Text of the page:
PARIS/LONDON (Reuters) - Sanofi and Boehringer Ingelheim are in exclusive talks over a $20 billion swap of the French pharmaceuticals company’s animal health business for the family-owned German group’s consumer health operation.
The deal would consist of an exchange of Sanofi’s Merial animal health arm, with an enterprise value of 11.4 billion euros ($12.6 billion), with Boehringer’s consumer health division, worth 6.7 billion.
Boehringer would also pay 4.7 billion euros in cash to Sanofi, the companies said on Tuesday.
The plan signals a radical reshaping of Sanofi under new boss Olivier Brandicourt, who took over in April, and has said he sees “limited synergies” between animal health and the rest of the business.
The deal would vault the French drugmaker into number one spot in the fragmented consumer healthcare (CHC) marketplace, with proforma 2015 sales of approximately 5.1 billion euros and a global market share of around 4.6 percent.
Boehringer would become the world’s second-largest animal health company.
The global pharmaceutical industry has seen a flurry of deal-making in the past two years, as large companies try to focus on a smaller number of businesses where they can establish a leading position.
“In entering into exclusive negotiations with Boehringer Ingelheim, we have acted swiftly to meet one of the key strategic objectives of our roadmap 2020, namely to build competitive positions in areas where we can achieve leadership,” Brandicourt said.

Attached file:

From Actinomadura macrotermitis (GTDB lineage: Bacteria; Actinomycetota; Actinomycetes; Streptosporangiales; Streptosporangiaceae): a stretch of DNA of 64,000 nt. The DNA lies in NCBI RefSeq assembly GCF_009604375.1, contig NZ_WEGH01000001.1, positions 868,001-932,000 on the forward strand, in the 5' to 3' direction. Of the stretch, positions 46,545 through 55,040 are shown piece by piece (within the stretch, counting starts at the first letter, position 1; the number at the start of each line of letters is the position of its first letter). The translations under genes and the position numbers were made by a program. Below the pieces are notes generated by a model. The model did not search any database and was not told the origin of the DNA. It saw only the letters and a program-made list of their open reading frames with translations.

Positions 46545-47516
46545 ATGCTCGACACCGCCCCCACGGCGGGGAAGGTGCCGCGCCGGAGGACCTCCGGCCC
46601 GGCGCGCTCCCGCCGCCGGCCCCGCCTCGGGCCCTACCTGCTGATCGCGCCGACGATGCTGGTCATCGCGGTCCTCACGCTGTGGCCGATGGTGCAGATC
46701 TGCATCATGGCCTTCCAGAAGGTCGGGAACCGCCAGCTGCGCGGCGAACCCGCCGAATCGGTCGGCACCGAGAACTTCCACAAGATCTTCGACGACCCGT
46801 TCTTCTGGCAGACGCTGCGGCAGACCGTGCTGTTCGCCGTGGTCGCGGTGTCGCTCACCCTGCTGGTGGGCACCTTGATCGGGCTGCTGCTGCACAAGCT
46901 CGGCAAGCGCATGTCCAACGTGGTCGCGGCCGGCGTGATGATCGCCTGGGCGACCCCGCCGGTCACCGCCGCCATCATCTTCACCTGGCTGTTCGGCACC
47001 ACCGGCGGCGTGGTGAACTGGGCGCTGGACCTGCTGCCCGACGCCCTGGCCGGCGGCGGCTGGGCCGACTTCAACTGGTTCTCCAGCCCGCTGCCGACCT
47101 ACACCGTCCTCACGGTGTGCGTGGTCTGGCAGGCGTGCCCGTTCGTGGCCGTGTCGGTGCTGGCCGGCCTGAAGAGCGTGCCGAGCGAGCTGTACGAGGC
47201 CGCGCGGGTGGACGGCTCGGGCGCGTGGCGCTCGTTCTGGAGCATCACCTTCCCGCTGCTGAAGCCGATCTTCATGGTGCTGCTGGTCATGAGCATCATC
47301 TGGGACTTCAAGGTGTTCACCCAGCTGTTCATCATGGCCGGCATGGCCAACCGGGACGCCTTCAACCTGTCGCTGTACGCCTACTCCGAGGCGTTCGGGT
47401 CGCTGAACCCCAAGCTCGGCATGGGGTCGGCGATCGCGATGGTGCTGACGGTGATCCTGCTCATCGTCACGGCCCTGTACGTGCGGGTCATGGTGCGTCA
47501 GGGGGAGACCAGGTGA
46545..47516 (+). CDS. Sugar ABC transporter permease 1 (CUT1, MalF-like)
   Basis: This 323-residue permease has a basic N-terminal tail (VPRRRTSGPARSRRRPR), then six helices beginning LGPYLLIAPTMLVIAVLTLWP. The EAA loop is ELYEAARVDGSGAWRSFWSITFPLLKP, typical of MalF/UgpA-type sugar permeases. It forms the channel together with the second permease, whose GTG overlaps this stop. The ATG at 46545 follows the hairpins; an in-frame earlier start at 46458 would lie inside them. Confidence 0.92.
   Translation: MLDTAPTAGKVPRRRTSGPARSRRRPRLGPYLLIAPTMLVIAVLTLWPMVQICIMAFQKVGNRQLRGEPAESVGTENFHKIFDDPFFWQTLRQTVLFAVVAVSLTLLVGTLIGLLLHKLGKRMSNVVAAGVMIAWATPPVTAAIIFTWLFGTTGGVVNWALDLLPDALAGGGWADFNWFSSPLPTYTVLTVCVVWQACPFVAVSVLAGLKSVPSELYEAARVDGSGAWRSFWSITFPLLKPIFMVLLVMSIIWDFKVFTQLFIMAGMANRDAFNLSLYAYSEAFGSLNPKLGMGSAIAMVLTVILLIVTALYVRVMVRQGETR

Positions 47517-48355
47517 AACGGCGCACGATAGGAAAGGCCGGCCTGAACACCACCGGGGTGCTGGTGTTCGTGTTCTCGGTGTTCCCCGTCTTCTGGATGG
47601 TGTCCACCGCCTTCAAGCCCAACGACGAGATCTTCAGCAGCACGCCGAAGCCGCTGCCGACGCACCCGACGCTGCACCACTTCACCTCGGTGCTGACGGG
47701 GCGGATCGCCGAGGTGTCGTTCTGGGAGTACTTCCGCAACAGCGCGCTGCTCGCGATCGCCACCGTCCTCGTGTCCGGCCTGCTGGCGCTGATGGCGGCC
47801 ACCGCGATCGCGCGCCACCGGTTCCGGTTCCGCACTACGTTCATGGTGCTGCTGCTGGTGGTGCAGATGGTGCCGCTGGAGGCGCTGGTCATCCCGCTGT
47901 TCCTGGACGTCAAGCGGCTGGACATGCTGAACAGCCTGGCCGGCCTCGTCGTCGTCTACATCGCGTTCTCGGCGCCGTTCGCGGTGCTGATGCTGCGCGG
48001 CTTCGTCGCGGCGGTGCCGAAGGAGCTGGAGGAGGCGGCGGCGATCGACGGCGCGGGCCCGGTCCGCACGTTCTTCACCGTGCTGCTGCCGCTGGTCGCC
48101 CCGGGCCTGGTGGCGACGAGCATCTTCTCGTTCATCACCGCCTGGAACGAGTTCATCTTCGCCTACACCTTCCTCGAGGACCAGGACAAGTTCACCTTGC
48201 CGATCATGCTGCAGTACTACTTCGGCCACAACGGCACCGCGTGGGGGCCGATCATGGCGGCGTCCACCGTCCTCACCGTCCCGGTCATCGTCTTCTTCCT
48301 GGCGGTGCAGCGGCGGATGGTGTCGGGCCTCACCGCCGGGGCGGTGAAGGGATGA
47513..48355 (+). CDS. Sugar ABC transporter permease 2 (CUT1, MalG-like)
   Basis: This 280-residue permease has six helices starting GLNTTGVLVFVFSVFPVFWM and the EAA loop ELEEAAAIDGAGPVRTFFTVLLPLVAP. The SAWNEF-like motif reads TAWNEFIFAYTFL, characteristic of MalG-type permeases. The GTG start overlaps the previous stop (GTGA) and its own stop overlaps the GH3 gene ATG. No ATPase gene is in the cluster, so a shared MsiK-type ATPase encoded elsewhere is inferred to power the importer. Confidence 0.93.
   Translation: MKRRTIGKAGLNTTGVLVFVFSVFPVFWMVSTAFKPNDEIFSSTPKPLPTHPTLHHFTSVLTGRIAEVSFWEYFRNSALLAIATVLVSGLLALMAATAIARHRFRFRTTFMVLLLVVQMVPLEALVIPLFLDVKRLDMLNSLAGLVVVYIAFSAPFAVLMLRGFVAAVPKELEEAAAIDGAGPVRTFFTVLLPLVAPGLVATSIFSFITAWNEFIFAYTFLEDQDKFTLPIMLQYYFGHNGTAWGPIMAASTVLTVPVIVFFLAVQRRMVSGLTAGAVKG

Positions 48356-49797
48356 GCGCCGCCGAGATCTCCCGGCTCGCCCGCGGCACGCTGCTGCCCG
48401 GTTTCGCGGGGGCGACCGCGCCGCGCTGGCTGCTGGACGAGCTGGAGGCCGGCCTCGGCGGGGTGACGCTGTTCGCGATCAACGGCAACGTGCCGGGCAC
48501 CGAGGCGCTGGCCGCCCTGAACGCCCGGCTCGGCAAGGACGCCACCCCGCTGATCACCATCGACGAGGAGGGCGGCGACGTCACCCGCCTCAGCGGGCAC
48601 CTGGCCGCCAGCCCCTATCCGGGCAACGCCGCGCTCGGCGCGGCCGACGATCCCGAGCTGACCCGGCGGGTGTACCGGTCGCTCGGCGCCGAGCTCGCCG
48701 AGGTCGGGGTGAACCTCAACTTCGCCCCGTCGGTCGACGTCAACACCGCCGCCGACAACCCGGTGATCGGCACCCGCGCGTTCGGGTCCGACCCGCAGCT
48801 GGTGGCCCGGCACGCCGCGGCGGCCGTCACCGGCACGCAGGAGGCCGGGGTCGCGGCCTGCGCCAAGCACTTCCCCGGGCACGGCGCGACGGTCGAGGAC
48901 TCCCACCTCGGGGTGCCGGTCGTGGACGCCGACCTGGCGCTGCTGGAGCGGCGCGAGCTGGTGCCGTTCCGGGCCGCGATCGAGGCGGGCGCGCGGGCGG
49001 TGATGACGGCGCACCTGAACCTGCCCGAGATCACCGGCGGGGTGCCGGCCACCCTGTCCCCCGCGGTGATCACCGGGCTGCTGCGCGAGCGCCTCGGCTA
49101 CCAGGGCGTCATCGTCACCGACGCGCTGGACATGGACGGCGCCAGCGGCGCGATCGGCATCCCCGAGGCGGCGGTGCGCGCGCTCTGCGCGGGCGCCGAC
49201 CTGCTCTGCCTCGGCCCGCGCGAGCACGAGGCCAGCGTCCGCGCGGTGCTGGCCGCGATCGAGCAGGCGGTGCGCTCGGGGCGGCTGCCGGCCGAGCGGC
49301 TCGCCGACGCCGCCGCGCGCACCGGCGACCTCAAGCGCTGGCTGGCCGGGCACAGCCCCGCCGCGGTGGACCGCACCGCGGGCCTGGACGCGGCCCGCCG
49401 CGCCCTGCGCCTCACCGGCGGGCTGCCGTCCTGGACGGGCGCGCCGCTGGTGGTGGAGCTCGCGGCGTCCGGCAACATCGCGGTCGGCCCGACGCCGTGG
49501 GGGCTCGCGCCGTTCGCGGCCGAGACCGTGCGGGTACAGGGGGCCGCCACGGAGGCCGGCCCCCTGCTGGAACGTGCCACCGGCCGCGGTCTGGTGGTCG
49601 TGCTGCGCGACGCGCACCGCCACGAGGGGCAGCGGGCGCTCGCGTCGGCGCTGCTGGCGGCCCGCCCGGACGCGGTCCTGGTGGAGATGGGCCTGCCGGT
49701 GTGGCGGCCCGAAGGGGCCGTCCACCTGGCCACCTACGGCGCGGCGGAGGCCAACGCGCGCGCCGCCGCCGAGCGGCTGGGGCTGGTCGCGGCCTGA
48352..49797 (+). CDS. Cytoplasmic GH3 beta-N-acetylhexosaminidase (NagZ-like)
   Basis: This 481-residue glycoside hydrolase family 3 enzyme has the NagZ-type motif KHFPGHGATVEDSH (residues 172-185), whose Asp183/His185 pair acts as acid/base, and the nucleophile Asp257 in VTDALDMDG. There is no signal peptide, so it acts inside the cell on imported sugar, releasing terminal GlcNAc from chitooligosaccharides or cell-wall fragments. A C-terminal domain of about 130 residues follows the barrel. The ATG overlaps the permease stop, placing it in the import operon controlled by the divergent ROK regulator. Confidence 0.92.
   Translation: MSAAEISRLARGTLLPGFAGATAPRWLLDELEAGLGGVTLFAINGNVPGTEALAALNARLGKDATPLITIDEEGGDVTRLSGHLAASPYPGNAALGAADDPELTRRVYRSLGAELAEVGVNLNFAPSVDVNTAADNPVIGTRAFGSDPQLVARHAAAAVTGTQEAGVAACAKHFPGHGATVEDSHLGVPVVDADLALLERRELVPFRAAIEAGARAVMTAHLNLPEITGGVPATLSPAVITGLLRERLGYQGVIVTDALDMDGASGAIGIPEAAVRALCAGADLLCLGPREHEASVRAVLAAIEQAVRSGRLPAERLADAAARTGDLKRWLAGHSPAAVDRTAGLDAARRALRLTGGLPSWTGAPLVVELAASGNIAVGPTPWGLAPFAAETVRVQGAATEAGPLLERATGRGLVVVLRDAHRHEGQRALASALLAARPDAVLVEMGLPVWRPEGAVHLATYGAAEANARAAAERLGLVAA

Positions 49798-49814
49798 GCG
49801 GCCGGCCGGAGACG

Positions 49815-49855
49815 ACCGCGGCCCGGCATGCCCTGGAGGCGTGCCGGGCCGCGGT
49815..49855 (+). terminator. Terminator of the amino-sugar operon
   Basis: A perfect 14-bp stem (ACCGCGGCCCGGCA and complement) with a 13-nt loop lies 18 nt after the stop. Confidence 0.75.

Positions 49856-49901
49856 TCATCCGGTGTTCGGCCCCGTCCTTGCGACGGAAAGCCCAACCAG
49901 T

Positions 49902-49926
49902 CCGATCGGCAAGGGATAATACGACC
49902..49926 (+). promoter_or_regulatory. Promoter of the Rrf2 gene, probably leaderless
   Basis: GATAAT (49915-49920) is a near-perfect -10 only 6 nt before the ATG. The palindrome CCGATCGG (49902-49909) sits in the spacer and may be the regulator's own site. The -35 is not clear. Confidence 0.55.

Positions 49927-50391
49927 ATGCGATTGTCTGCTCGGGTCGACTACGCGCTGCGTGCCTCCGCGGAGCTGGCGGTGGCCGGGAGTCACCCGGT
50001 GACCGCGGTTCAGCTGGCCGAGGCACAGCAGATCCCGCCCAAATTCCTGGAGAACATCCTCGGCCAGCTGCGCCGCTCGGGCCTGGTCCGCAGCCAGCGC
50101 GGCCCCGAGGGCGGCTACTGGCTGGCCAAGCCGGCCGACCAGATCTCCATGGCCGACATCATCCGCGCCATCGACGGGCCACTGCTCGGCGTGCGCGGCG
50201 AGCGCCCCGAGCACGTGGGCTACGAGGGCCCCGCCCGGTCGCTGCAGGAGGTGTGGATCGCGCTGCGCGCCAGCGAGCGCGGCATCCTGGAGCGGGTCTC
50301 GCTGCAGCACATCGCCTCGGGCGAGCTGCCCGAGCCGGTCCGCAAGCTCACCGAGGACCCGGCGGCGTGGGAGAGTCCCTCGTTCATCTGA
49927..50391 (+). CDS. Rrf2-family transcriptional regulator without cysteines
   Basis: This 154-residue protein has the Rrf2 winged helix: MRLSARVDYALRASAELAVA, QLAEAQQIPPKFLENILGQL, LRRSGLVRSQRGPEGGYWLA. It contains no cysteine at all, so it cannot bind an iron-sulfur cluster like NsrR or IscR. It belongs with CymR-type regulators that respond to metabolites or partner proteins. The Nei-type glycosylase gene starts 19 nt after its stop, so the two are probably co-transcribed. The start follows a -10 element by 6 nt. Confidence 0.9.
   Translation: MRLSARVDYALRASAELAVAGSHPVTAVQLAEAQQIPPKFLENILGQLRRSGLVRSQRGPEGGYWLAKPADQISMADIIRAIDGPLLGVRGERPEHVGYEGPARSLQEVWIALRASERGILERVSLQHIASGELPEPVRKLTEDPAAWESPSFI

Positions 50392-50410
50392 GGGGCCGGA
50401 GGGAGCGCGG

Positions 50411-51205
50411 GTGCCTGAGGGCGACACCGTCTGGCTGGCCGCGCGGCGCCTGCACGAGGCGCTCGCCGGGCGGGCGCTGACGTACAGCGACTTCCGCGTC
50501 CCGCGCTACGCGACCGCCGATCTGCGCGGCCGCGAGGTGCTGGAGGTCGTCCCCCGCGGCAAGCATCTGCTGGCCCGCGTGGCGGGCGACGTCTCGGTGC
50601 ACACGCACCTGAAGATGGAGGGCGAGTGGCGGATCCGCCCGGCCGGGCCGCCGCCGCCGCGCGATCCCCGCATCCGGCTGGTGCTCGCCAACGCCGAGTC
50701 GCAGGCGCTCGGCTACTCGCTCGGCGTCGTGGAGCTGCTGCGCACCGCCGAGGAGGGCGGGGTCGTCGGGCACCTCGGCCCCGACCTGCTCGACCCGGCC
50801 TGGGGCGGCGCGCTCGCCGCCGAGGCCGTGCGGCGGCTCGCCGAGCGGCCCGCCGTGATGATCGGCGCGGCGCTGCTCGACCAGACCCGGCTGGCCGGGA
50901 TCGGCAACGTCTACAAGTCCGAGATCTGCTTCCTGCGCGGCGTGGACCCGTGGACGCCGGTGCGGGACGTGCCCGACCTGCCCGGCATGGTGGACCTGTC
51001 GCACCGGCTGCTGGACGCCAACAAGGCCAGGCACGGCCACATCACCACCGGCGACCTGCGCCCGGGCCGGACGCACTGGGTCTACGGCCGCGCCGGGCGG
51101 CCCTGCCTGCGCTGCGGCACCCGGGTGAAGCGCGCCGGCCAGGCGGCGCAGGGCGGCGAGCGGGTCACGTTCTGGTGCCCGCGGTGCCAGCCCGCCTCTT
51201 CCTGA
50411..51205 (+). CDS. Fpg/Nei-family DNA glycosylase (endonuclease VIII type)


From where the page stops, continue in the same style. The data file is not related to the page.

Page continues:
The planned deal parallels a three-way trade involving Novartis, GlaxoSmithKline and Eli Lilly in 2014, which saw Novartis and GSK swap drug and consumer assets, while Lilly bought Novartis’ animal health arm.
Sanofi will use cash from the deal to buy back shares, making the planned transaction neutral to earnings in 2017 and accretive thereafter.
Shares in Sanofi, which have suffered recently due to flagging sales of its diabetes treatments, were up 5.65 percent at 1530 GMT, with traders welcoming the high price achieved for animal health and the increased focus the move would give to the group.
“The new CEO has clearly started to put his stamp on the company and isn’t afraid or impeded from taking strategic action,” analysts at Barclays said in a note.
Following the ousting of previous CEO Chris Viehbacher due to a clash with the board, some investors had worried that Brandicourt might be restricted in his ability to strike innovative deals.
By acquiring Boehringer’s CHC business, Sanofi will have a stronger position in the over-the-counter (OTC) market in cough, cold and digestive health remedies, although the deal will not include Boehringer’s CHC business in China.
Although CHC profit margins are lower than for prescription drugs and animal health, the business is viewed as resilient thanks to high brand loyalty.
Investment bank Lazard has been advising Sanofi on the planned divestment of Merial, according to sources familiar with the matter.
Boehringer was advised by Rothschild, people familiar with the matter said, while a spokeswoman in Germany for Bank of America Merrill Lynch said it also had an advising role. Boehringer declined to comment on its financial advisers.
The deal also marks a step change for unlisted Boehringer, which has been a cautious buyer in the past, with investment bankers describing its management as more risk averse than some of its listed rivals.
Germany’s No. 2 drugmaker last month appointed as chief executive Hubertus von Baumbach, a great-grandson of founder Albert Boehringer, putting a member of the family at the helm for the first time in 25 years.
The group, which has no shares or bonds trading on capital markets, plans to use its existing cash, which stood at 8.5 billion euros at the end of 2014, to fund the payment to Sanofi, Chief Executive Officer Andreas Barner told journalists in a conference call.
Additional reporting by Ludwig Burger, Alexander Huebner and Alexandre Boksenbaum-Granier; Editing by Jason Neely, David Holmes and David Stamp